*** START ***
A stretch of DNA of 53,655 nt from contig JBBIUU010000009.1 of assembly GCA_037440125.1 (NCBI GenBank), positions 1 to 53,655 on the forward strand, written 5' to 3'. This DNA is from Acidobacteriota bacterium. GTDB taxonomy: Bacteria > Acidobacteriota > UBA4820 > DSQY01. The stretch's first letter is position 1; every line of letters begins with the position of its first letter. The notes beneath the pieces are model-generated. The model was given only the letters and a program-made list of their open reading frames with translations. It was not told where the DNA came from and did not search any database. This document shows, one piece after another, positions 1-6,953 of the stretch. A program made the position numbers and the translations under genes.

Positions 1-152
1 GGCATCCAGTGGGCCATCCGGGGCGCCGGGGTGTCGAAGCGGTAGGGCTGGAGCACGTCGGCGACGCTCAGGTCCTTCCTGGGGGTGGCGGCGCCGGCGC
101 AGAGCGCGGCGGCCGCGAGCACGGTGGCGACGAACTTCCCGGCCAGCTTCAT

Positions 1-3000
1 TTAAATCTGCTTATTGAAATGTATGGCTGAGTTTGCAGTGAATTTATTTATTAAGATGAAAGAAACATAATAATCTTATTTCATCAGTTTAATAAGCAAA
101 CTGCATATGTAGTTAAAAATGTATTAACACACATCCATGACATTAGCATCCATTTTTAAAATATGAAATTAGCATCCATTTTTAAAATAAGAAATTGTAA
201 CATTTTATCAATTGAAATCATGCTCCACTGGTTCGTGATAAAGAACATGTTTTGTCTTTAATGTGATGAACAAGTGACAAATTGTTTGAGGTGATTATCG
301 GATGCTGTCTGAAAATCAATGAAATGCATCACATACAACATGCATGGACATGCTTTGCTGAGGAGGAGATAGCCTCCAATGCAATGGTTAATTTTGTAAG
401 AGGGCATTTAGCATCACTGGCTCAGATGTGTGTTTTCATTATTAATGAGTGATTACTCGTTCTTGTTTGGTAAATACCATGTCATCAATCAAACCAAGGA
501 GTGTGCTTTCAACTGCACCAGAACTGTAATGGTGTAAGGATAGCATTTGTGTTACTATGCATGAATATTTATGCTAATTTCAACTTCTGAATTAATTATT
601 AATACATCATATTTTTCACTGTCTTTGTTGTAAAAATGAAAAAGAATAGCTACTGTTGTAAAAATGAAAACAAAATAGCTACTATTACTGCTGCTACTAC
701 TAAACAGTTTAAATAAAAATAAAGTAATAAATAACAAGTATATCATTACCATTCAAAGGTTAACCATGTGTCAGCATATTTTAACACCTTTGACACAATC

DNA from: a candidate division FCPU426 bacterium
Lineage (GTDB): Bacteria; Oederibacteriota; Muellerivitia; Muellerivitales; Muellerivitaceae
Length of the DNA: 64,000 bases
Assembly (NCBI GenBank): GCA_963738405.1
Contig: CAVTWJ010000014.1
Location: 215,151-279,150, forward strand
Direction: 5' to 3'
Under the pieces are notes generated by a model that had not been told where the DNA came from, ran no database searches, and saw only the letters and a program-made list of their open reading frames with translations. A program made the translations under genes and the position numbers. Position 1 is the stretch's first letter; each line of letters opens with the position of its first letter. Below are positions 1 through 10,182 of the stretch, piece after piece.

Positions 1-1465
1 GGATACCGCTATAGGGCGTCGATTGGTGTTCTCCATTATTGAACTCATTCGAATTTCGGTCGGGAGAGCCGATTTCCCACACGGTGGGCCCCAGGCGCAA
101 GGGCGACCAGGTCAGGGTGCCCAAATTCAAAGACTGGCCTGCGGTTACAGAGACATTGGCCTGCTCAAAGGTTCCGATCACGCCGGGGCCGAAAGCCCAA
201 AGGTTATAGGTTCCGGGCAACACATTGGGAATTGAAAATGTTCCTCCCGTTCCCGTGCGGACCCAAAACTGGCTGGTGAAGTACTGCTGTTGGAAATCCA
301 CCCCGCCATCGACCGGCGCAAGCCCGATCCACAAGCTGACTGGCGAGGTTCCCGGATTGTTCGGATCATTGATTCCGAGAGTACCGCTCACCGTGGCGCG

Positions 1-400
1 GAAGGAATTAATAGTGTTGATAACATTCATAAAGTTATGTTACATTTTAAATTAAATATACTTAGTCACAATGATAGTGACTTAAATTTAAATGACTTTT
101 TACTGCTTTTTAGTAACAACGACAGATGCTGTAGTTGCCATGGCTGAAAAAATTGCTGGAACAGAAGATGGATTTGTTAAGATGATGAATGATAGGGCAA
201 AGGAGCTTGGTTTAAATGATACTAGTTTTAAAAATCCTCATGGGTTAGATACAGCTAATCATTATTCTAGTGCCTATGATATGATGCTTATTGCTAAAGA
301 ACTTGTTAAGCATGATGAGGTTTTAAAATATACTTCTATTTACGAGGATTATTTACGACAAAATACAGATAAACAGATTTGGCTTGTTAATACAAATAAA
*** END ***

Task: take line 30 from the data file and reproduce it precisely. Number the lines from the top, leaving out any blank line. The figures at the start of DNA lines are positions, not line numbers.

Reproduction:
201 AGGAGCTTGGTTTAAATGATACTAGTTTTAAAAATCCTCATGGGTTAGATACAGCTAATCATTATTCTAGTGCCTATGATATGATGCTTATTGCTAAAGA